“Train up a child in the way he should go; even when he is old he will not depart from it.” (Proverbs 22:6)
When asked the classic question of what they want to be when they grow up, nine-year-olds Noé and Daniel are puzzled. After thinking it over, Noé eventually settles on chef. Daniel is less certain. “I just don’t know yet,” he says.
His response is not surprising. Elsewhere, often as soon as they start speaking children make plans for the future. In many parts of Peru, however, the rarity of success in family and community life in adulthood deprives many children of hope. The sin and destruction they see in their homes and communities is generational. It seems they have little to look forward to.
These chronic problems have led the members of Christ the Restorer Presbyterian Church in Manuel Arévalo to pursue a permanent solution. This (Peruvian) winter, many teams from the U.S. are working alongside the congregation to build a school which, Lord willing, will open its doors in March of 2013, when the Peruvian school year begins. At first, the school will accept children from three to five years old. Then, as the Lord provides, the school will add other grades.
The school in Manuel Arévalo is not the church’s first foray into education. For the past six years, young leaders in the church have provided an excellent summer school program at minimal cost to the community’s children, guiding them to success in several subjects, including art, math, and reading comprehension. Each year, the six-week program culminates in a vacation Bible school. Through this program, the church has already earned the trust of the children’s parents, prompting Pablo Quiróz, who has led the program at Christ the Restorer since its inception, to remark that “putting a school here isn’t going to be seen as something strange by the families.”
Carmen is one of many university students who have volunteered to teach in the summer program. In her classroom on the church’s second floor, students conquer multiplication tables and long division. “Their economic situation is low,” she explains. “The church is not for profit. We are here to help them learn.”
They need the help. Education in many parts of Peru is in dire straits, with the country ranking near or at the bottom in global evaluations in many subjects. Much more problematic is the absence of quality Christian education in the country. Home schooling is not only virtually unknown, it is also illegal. Protestant Christian schools, which are rare, are not much better equipped than their Roman Catholic and secular counterparts to deliver a quality education.
The Church in Peru has an incredible opportunity and responsibility to change all of this. “I believe that God cares about education,” says Quiróz. He says that only the Church can provide a truly holistic education, one that will prepare young people for a dual citizenship, both in Peru and, much more importantly, in Christ’s kingdom. “The (state schools) are never going to give you an education that orients you toward what is really necessary to the human being—God,” he argues. “I believe that the Church should take this fundamental role. We are going to educate, but at the same time, as Christians we believe that education isn’t everything. It’s worthless if we don’t have God.”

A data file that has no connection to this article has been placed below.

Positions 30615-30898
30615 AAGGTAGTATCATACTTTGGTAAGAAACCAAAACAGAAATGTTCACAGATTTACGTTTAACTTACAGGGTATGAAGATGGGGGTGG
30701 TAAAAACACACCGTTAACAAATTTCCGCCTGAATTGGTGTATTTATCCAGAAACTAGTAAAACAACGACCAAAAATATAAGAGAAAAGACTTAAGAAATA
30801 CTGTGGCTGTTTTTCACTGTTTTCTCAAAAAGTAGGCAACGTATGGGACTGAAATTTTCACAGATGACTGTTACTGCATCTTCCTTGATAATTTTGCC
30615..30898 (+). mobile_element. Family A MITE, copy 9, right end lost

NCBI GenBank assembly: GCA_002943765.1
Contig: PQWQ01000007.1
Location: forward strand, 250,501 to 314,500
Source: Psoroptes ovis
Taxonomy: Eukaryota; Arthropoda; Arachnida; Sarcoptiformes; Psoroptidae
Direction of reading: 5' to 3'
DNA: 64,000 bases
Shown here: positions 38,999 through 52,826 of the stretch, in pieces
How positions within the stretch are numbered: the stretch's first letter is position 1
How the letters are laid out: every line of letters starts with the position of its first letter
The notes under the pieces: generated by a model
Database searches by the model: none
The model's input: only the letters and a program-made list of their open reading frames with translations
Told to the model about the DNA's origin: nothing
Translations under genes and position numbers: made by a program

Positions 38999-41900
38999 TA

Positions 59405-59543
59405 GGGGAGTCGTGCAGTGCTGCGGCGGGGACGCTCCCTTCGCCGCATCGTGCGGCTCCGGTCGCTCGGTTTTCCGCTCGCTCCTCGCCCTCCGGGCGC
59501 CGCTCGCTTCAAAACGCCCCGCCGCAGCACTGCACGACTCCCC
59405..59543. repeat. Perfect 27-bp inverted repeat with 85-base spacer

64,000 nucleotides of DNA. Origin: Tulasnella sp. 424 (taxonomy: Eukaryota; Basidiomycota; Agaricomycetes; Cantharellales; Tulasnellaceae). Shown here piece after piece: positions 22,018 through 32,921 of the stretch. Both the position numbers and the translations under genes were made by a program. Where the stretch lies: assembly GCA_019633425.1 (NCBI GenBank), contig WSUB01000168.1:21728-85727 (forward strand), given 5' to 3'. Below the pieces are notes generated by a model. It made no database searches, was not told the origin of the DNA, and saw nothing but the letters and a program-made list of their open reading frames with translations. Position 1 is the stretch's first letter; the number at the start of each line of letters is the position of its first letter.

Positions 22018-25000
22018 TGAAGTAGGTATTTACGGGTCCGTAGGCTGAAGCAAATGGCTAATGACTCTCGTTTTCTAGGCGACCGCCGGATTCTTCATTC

“We are going to educate, but at the same time, as Christians we believe that education isn’t everything. It’s worthless if we don’t have God.”
Wes Baker, one Peru Mission’s founding missionaries, agrees with Quiróz and argues that education is part of the ministry of the Church in much the same way that mercy ministry is. “Jesus is our pattern for ministry,” he explains, “and Jesus came teaching, imparting wisdom to the simple. Our conviction is that that is exactly what we should be doing, too. That means teaching in the church, teaching in Sunday school classes, teaching catechism classes, but it also means preparing disciples for a lifelong witness in a much more comprehensive way that can only be done in Peru with Christian schools.”
Ricardo Hernández, pastor of Christ the Restorer, says there is another reason the church can be prayerfully optimistic about the future of the school. Hernández believes that many parents are eager for their children to receive an education based on Biblical principles and the gospel, even if they themselves are not yet willing to bring their own lives under submission to Christ. “There are people who respect faith, the gospel, religion,” says Hernández. “They are not very excited about being very religious, but they would like for their children to be walking in good morals, good ethics.” This, suggests Hernández, gives the church an opportunity to teach God’s statutes to local children who would otherwise never hear them.
What is truly exciting about the plans at Christ the Restorer is that, from the pulpit to the pews, the whole church is committed to Christian education. School teacher Nora Ramírez is a church member who is eager to begin the work of training up local children to follow God and delight in His law. “God has charged His Church with evangelism, but also instruction,” offers Ramírez, “and this is what makes it so important that the Church have schools. This way, we can pursue the Lord’s calling and minister to the world.”
“God has charged His Church with evangelism, but also instruction, and this is what makes it so important that the Church have schools.”
For Ramírez and the rest of the community at Christ the Restorer, this work begins in Manuel Arévalo with children like Noé and Daniel. With the Lord’s provision, these children and countless others will learn to look forward to the future with true hope and joy grounded in Christ, a worthy lesson indeed.
Tue, June 26, 2012
by Caleb Sutton filed under